What causes fatigue during menopause?
While there are several factors that contribute to menopause fatigue, the main cause is due to fluctuating hormones. (2). The changes and fluctuation to these hormones can also have an effect on the adrenal and thyroid hormones, which are responsible for regulating energy in the body (4). If these hormones are imbalanced, this can cause a person to feel fatigued.
Hot flushes, night sweats and insomnia are also commonly experienced symptoms for many women during menopause which can impact sleep quality, and contribute to menopause fatigue (4).
Why do women experience weight gain after menopause?
While every woman’s experience is different, it is quite common to experience menopause fatigue on and off throughout all stages of the menopausal transition, which can last 8 years or more. On average, menopausal transitions last for 7-8 years but some go on for as long as 14 years (2).
If menopause and tiredness is having a significant impact on your physical and mental health, it’s important to visit your GP. This way, they can determine if there are any other factors or health conditions impacting your energy levels such as low iron, or hypothyroidism for example, or whether it’s in fact driven by hormonal changes through menopause.
How can I boost my energy during menopause?
If you’re suffering from menopause fatigue, here are some practical tips you can try to boost your energy levels:
Improve your sleep hygiene
Sleep hygiene can be one of the most helpful things to combat menopause fatigue. Going to bed and waking up at the same time each day, having a cool environment when sleeping, and avoiding caffeine and alcohol close to bedtime can be helpful to ensuring a good night’s sleep.
It also may be helpful to have a nighttime routine to help you wind down before sleep. This could include taking a warm bath or shower, turning your phone or smart devices off or on silent close to bed, and avoiding watching TV in bed (5).
Exercising regularly is another great way to overcome menopause fatigue. Start by finding an exercise you enjoy such as walking, yoga, swimming or anything. Why? Because doing something you enjoy means you’re likely to be consistent with it. If you’re not a morning person, and struggle to roll out of bed in the mornings, try the afternoons, or even make some time in your lunch break. If you are finding you are not enjoying a particular activity, try something else, as the post exercise endorphins are worth the effort (5).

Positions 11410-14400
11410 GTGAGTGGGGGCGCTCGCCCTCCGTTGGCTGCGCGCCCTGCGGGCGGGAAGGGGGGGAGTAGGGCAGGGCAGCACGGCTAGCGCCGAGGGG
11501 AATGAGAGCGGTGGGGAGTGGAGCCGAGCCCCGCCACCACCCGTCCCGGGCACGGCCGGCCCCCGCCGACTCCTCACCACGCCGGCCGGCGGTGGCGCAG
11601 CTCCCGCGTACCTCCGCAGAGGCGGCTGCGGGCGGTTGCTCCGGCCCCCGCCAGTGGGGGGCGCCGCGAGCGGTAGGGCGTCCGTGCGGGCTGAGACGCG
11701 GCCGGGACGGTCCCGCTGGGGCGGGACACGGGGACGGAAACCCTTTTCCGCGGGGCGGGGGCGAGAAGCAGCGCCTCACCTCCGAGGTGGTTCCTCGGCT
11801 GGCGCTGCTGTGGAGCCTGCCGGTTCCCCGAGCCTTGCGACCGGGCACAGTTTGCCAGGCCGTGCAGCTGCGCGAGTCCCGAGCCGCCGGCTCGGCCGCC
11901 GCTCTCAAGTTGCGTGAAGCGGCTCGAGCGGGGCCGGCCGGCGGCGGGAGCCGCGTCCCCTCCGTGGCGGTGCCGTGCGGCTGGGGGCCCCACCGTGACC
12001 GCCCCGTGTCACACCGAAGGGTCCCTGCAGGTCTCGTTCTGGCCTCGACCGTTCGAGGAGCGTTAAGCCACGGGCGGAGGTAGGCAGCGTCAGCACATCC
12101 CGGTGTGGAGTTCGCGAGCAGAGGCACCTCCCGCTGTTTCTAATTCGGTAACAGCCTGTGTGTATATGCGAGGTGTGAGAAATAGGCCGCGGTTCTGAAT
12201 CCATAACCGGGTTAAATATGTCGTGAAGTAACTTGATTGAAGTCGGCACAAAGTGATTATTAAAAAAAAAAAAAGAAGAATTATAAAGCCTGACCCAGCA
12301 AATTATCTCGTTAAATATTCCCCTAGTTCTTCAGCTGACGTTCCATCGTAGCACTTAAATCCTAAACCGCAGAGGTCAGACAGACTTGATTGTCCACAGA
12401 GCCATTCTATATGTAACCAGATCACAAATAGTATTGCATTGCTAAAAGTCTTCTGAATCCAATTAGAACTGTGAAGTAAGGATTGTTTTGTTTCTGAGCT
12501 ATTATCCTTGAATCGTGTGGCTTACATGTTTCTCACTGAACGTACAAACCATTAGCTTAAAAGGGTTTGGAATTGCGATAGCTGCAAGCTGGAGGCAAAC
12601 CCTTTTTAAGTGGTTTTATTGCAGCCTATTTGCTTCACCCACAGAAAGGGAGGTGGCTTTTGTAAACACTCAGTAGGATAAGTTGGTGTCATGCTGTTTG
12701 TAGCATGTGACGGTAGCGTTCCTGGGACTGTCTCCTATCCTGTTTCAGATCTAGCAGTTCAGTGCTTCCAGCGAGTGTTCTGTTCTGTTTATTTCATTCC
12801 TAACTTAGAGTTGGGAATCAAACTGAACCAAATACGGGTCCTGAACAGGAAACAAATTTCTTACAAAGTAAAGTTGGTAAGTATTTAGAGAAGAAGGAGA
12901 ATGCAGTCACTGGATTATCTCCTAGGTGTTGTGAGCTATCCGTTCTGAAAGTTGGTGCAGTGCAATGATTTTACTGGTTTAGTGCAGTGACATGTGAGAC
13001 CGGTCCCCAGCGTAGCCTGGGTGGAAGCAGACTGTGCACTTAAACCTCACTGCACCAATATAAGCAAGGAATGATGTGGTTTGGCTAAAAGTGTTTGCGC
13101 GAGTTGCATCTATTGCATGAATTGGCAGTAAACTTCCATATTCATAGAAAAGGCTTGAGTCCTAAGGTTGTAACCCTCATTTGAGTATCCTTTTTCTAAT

Avoid spicy foods
Avoid eating spicy foods, especially before bed time as this may trigger hot flushes and cause discomfort such as heartburn, which in turn may reduce sleep quality (6).
Try smaller, more frequent meals
Try to eat 5-6 small meals a day and aim to eat every 3-4 hours (5). This could improve menopause and tiredness, as it will help to spread your energy more evenly across the day. Think of food as fuel. It’s like a campfire which needs just the right amount of kindling and logs to keep the fire going. It is exactly the same with humans and food. If we don’t have enough in frequent intervals, our fire will run low just like our energy levels.
Limit caffeine and alcohol
Caffeine is a stimulant which can lead to low amounts of energy during the day. This is because caffeine blocks the receptors in our brain which make us feel tired, but once the caffeine effects wear off these receptors kick back in and can cause sleepiness (7). Similarly, alcohol has been shown to impact sleep quality, which can leave you feeling sluggish and contribute to menopause fatigue the day after. (4).
Include soy rich foods
According to research, some people may benefit from soy-rich foods. This is because these foods contain a chemical known as isoflavones, which gives the same benefit that estrogen has on your body. Soy products include soy milk, tofu, tempeh, edamame, soy nuts and sprouts (4,6). Here are 3 simple ways you can add more soy to your day:
Try a soy milk coffee, or adding some to a smoothie or bowl of oats
Snack on edamame beans as protein rich snack
Add firm tofu to your next stir fry or soup
Take home message
While menopause fatigue can be challenging both physically and mentally, there are many lifestyle measures you can try to overcome this symptom of menopause including, improving sleep hygiene, engaging in regular exercise, avoiding spicy foods, eating smaller, more frequent meals, limiting caffeine and alcohol, and eating more soy rich foods (4-6).
Seeking individualised support from an Accredited Practising Dietitian can be a great way to support menopause symptoms you may be experiencing to improve your overall health. Book your free assessment to learn more about our Mastering Menopause program and to speak to one of our friendly staff today.